Back when I was working in Europe, I had my tradition to be in the office over Christmas. Undistracted and focussed working time - that is what I was seeking. And I experienced in these weeks that I was able to complete a lot more work in the 5-6 hours at my desk. And here I am reading the scientific evidence of that:
“Research indicates that five hours is about the maximum that most of us can concentrate hard on something,” says Alex Pang, founder of Silicon Valley consultancy Strategy and Rest.
Some companies have tried to reduce their working time down to 5 or 6 hours a day and saw productivity improvements. And the employees enjoyed the additional free time. A perfect balance. And yes, when we focus on work and remove distractions, we able to find a flow that allows us to get more done in less time. My experience is confirming this; when I am blocking 2 hours for a specific task, I am able to create a lot more results than if I am forced to split that into several 30 minutes slots.
Though, it is not all sunshine with the 5-hour workday idea. The increase in productivity will not lead to additional output overall. The new productivity level will not translate into an 8-hour workday. Some managers might wish so. Companies also observed that the stress levels increased. Employees felt pressured to squeeze everything they have done in eight hours before in their new five hour period. This is not always easy and creates tension.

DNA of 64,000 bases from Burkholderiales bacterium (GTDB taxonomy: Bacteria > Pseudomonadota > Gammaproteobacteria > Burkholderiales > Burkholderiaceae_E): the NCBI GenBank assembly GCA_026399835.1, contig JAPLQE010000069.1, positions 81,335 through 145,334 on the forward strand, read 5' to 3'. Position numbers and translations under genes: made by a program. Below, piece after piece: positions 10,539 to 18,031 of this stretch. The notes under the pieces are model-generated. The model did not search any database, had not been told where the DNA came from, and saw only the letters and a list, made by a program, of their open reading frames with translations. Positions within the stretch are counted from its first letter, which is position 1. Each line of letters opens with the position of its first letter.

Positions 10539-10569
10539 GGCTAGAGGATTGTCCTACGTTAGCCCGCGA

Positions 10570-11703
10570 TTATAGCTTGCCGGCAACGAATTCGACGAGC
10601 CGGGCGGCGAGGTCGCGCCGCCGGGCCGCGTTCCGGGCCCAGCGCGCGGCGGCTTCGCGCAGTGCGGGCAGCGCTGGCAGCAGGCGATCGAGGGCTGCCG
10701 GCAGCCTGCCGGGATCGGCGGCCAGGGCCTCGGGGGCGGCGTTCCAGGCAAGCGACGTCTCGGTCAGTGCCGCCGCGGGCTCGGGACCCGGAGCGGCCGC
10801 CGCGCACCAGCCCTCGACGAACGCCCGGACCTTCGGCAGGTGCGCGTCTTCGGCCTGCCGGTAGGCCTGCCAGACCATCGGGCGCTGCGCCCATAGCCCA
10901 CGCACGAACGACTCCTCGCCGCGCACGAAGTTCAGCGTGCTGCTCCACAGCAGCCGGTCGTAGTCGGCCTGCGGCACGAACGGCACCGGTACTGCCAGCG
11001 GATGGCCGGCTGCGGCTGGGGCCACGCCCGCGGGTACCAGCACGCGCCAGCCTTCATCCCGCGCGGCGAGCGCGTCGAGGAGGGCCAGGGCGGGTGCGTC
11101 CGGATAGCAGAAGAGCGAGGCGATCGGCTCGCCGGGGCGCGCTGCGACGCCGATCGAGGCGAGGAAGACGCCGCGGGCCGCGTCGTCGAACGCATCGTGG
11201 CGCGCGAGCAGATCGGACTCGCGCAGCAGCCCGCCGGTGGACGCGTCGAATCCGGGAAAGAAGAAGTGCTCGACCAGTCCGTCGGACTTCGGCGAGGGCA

And, in the long run companies observed that connections between the employees and relationships started to deteriorate. There is no time for a joint coffee or lunch break. That's how I felt in my empty office during the Christmas break: great to get things done; though, now I need to discuss my ideas with my peers and get inspired by them.
This leads to another element that is essential for lasting success in a complex ecosystem: randomness. We need time to ponder and tinker; these watercooler conversations often spark new ideas. Idle time is one key ingredient to creativity. That is how we are solving problems.
One final question: do we need to tell people how long and when they are working? I prefer to give people freedom and autonomy to choose their time for work. Instead, let's focus on the achievements which we aspire in our group:
It is great to know that our productive time is limited to five hours a day. Let's use this fact to reduce the pressure from people. Let them choose their preferred ideal working time. And let's start to focus on what really matters.
How will you use these ideas in your team?
Source: The perfect number of hours to work every day? Five, WIRED, June 2021
Tim is a change practitioner in the area of innovation and excellence. He is working with teams to accelerate innovation, collaboration and agility.